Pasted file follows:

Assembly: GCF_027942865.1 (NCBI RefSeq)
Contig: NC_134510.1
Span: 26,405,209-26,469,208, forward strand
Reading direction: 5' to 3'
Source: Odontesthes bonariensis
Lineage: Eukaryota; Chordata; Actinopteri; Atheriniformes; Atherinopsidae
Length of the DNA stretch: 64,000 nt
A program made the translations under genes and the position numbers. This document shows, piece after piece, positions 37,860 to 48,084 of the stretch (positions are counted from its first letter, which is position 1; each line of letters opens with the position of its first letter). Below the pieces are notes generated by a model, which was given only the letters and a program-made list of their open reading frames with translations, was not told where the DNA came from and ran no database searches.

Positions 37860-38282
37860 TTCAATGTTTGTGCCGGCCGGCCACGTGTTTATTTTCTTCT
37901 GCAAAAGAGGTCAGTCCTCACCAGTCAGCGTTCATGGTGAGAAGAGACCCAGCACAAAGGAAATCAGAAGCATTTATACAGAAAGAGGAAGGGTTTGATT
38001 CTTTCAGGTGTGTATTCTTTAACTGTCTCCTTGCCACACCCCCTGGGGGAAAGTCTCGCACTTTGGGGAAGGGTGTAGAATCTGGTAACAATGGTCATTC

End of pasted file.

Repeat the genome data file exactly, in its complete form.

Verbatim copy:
Assembly: GCF_027942865.1 (NCBI RefSeq)
Contig: NC_134510.1
Span: 26,405,209-26,469,208, forward strand
Reading direction: 5' to 3'
Source: Odontesthes bonariensis
Lineage: Eukaryota; Chordata; Actinopteri; Atheriniformes; Atherinopsidae
Length of the DNA stretch: 64,000 nt
A program made the translations under genes and the position numbers. This document shows, piece after piece, positions 37,860 to 48,084 of the stretch (positions are counted from its first letter, which is position 1; each line of letters opens with the position of its first letter). Below the pieces are notes generated by a model, which was given only the letters and a program-made list of their open reading frames with translations, was not told where the DNA came from and ran no database searches.

Positions 37860-38282
37860 TTCAATGTTTGTGCCGGCCGGCCACGTGTTTATTTTCTTCT
37901 GCAAAAGAGGTCAGTCCTCACCAGTCAGCGTTCATGGTGAGAAGAGACCCAGCACAAAGGAAATCAGAAGCATTTATACAGAAAGAGGAAGGGTTTGATT
38001 CTTTCAGGTGTGTATTCTTTAACTGTCTCCTTGCCACACCCCCTGGGGGAAAGTCTCGCACTTTGGGGAAGGGTGTAGAATCTGGTAACAATGGTCATTC